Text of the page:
One of the most difficult tasks for a coach is fairly and accurately evaluating players. Some coaches use the “eyeball test,” meaning that they watch the kids play and then decide who to cut, keep, promote, etc. Others have extensive rubrics outlining every last detail. The method you choose is really dependent on your goals.

In the US Lacrosse Coaching Education Program (CEP) Level 2 curriculum, we talk about being “player-centric”—keeping our focus on putting the athlete in the best position to be successful. Consistent evaluation methods and objective criteria are great ways to maintain this focus. Not only are you evaluating all of your players based on standardized criteria, you are also able to give them constructive feedback to help them reach their potential.

The US Lacrosse Coaching Education Program has developed a set of age-appropriate evaluation rubrics to help coaches evaluate players, which you can download below. The rubrics are broken down into four core characteristics of athletic performance: physical, technical, tactical and psychological. Let’s take a deeper look at each of these characteristics.

1. Physical

This refers to an athlete’s general athletic abilities and really is not sport specific. Footwork, coordination, quickness, speed are examples of physical evaluation criteria. At the younger youth age groups (U8-U11), the main focus should be on the ABC’s (Agility, Balance and Coordination). As kids mature, you can add in attributes like strength and power.

2. Technical

The technical domain gets into sport-specific skills such as throwing and catching, shooting, dodging and scooping. Essentially, you’re looking at the fundamental skills required to play the game. Of particular importance for older youth and high school players is the ability to execute these basic skills under pressure, on the run, and with both hands.

3. Tactical

Tactical evaluation looks at how well the individual works within your team’s offensive and defensive systems. Examples of tactical evaluation points include knowing and executing their responsibilities in on- and off-ball defense, communication with teammates, and their role in a motion-style offense.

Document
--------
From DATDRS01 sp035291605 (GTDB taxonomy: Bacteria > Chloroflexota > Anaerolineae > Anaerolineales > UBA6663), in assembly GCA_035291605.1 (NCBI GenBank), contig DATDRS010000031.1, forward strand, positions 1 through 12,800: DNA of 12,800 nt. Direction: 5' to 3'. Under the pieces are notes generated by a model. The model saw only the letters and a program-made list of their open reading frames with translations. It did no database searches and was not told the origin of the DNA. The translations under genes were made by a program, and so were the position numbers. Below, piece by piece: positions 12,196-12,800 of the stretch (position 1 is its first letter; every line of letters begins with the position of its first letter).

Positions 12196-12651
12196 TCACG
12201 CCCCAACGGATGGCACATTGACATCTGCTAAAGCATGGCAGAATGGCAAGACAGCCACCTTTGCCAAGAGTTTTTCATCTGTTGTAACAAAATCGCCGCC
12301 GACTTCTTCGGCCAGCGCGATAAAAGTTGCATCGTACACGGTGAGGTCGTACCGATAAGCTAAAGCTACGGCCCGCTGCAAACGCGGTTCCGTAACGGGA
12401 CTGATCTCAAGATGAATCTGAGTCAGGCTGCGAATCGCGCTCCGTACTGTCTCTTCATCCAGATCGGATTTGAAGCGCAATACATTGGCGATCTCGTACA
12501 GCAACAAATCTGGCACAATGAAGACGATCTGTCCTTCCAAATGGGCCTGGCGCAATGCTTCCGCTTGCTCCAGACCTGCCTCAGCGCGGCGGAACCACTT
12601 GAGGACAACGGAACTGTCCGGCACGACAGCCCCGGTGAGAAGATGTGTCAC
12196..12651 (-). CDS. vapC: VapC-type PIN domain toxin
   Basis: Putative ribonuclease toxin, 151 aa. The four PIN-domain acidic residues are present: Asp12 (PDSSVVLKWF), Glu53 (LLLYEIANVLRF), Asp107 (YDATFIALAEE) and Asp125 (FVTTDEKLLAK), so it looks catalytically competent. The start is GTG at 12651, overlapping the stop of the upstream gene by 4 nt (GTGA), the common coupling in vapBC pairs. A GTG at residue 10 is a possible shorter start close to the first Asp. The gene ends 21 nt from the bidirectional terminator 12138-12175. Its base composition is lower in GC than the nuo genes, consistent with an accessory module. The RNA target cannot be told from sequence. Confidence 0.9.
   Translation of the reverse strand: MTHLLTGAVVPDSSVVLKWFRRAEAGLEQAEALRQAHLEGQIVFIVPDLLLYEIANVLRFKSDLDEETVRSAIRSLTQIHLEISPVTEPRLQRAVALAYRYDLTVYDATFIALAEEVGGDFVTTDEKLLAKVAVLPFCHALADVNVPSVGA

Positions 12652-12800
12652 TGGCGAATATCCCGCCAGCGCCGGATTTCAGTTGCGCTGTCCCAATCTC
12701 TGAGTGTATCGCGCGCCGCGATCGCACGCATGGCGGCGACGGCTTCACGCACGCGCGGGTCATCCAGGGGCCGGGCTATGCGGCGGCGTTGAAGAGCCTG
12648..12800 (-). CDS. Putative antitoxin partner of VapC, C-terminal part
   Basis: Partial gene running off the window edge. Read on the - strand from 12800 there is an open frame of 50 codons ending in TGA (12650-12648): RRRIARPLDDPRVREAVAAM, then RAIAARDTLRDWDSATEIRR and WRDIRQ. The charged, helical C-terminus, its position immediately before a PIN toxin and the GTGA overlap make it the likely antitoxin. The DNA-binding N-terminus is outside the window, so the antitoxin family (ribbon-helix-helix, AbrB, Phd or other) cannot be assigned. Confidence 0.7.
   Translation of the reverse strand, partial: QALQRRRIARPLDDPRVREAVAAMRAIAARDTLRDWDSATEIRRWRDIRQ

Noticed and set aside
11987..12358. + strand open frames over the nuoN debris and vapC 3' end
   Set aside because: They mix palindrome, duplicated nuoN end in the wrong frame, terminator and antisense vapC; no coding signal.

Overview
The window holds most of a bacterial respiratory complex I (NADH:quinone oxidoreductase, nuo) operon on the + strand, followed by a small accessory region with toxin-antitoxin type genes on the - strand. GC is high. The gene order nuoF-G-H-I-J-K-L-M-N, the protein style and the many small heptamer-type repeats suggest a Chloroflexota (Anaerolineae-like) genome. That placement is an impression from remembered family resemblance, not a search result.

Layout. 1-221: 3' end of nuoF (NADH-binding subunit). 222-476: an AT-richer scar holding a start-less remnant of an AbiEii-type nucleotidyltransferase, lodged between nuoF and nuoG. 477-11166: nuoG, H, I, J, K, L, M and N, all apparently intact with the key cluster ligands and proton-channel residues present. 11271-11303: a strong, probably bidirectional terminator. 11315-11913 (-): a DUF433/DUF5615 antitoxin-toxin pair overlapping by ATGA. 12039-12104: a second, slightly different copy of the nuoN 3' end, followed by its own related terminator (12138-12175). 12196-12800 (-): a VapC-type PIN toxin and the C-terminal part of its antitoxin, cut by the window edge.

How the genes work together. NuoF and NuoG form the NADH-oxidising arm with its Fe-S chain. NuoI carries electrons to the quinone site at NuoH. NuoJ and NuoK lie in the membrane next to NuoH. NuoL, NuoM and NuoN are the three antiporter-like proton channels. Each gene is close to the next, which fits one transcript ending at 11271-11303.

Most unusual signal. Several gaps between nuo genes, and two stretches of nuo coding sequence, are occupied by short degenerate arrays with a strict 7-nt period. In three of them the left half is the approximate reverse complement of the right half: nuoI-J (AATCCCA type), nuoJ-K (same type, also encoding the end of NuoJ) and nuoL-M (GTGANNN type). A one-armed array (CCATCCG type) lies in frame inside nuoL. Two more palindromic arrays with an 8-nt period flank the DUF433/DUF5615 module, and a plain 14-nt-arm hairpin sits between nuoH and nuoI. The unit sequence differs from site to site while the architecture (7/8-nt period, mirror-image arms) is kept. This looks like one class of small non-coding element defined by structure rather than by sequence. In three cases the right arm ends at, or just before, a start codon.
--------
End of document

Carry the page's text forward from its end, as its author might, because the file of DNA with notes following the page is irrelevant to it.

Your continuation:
4. Psychological

This is all about their demeanor and approach to the sport. Are they coachable? How do they treat their teammates? How is their effort level? Are they respectful to coaches, opponents, and officials? These are traits that transcend lacrosse, but are of great importance when trying to assemble a team.

Taking an objective look at these four criteria can benefit the coach and the athletes. For the coach, these characteristics help you make decisions on where players are placed. How besides the “eyeball test” do you determine if an athlete is an “A-Team” or “B-Team” player? How do you defend that decision when a program leader, parent, or player questions you on it? Objective and consistent evaluation methods will make some of these tough conversations a little bit easier.

One of our jobs as coaches is to help athletes reach their full potential. When an athlete has documented goals, they know what they need to do to make it to the next level. By taking the time to evaluate these four critical areas and openly share the results with players, you give them a goal to work toward.

What systems does your program have in place to ensure fair and transparent tryouts? Suggest ideas for other coaches and program leaders in the comments section.

TJ Buchanan is the coaching education manager at US Lacrosse. Want to hear from TJ on another topic or issue? Suggest ideas in the comments section.

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